Over the past decade, the amount of elderly patients living with CKD and on dialysis has increased in part due to the survival benefit of transplantation over dialysis. Racial disparity in graft survival has been well described in the entire transplant population. African Americans are prone to reduced graft survival compared to Caucasians and other races after deceased and living donor transplants. The effect of race on graft survival has not been tested specifically among older kidney transplant recipients.
We investigated if a difference in death-censored graft survival exists between all kidney transplant recipients over the age of sixty in the UNOS database who were transplanted between July 1996 and October 2010. We excluded all patients younger than sixty at the time of kidney transplant, patients with a second kidney transplant and patients with a simultaneous liver, heart, lung, pancreas and intestine were all excluded from the study.
Of the 44,013 patients in the sample, 20% were African Americans, 63% Caucasians, 11% Latinos, 5% Asians and the rest other racial groups. The patients were predominantly male with a mean age 65.8 years. 83% of patients had undergone pre-transplant dialysis prior to transplantation and 70% had deceased donor transplantation (DDRT). A total of 82% of AA compared to 64% of Caucasians had a DDRT. Using a cox proportional model, we found that compared to Caucasians, elderly AA were more likely to have graft failure Using a cox proportional model, we found that compared to Caucasians, elderly AA were more likely to have graft failure when we adjusted for confounding factors (hazard ratio 1.55, 95% CI 1.4-1.7). We adjusted for confounders such as age, sex, pre-transplant dialysis, type of kidney, age of donor kidney, HLA mismatch level, presence of rejection episode, employment status and cold ischemia time. There was no significant difference seen in graft survival when we compared the elderly Caucasian patients with the Asians or Latinos respectively.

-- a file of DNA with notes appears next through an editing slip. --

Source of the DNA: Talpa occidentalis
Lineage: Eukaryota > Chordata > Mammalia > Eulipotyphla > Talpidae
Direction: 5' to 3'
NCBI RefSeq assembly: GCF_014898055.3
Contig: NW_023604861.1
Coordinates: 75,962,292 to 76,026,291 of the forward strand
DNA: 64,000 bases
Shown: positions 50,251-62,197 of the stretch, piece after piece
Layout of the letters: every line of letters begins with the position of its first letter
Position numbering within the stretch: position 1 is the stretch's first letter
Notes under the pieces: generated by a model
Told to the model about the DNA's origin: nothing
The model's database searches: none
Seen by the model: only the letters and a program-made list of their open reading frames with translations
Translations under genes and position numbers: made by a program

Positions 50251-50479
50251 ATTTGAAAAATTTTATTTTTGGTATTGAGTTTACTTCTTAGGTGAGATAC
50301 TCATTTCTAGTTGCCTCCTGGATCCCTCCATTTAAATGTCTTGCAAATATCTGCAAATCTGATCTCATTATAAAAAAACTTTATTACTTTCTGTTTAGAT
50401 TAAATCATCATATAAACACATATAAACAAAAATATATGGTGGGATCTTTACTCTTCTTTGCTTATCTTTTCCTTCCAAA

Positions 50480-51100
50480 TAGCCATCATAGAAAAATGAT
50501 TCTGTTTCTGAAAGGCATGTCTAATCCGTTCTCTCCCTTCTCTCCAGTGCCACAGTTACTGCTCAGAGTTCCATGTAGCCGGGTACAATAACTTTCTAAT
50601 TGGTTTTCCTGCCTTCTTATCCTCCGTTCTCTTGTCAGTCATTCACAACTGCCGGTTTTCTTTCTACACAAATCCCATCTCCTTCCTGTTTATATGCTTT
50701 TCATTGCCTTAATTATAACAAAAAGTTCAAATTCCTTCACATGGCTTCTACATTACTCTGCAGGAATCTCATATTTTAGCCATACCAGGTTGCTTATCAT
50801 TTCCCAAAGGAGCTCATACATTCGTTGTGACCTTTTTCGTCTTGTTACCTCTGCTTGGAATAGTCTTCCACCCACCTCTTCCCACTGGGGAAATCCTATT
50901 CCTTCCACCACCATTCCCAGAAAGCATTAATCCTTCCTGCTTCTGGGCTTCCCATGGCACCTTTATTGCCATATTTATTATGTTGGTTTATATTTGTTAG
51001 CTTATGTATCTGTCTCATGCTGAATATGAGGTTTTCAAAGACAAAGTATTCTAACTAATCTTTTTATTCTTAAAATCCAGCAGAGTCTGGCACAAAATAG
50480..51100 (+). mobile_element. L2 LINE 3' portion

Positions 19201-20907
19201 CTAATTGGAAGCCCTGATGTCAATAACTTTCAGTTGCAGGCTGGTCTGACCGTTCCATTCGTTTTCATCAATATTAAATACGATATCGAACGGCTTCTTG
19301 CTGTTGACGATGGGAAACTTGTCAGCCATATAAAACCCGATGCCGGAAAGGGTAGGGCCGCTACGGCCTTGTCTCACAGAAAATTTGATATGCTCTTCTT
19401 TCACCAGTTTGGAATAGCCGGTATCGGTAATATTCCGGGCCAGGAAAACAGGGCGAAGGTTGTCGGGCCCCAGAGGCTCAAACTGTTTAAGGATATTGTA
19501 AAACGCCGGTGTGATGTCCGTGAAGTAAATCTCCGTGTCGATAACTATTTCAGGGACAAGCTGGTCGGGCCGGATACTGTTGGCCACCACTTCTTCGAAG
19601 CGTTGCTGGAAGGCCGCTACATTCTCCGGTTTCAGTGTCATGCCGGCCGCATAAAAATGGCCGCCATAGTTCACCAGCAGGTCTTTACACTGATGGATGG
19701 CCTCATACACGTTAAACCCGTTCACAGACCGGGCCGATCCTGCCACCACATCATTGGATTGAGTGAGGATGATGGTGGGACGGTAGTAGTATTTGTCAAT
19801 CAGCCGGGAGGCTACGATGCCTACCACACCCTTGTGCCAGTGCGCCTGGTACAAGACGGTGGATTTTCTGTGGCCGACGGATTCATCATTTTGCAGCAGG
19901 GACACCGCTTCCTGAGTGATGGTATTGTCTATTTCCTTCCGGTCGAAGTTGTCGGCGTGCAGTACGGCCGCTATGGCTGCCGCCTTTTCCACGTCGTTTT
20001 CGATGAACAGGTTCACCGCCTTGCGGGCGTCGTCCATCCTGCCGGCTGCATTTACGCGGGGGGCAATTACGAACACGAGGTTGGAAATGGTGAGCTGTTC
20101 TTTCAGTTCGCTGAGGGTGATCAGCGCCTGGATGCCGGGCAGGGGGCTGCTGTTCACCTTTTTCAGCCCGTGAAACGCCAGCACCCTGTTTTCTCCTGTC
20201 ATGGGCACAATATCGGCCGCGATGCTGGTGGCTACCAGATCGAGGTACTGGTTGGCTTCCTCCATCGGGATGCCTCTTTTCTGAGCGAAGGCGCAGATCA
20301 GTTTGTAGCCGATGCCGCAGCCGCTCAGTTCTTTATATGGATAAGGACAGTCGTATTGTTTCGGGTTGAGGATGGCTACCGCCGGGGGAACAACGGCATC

Elderly AA are at an increased risk of graft loss compared to Caucasians. The racial disparities seen in graft survival in AA persist in the elderly age group. As the elderly are becoming a greater percentage of a growing kidney transplant population, it will be imperative to identify the factors that affect outcomes peculiar to this age group.
To cite this abstract in AMA style:Ilori T, Patzer R, Byrd J, McClellan W. Racial Disparities in GRAFT SURVIVAL in the Elderly KIDNEY Transplant Patients [abstract]. Am J Transplant. 2013; 13 (suppl 5). https://atcmeetingabstracts.com/abstract/racial-disparities-in-graft-survival-in-the-elderly-kidney-transplant-patients/. Accessed January 22, 2021.
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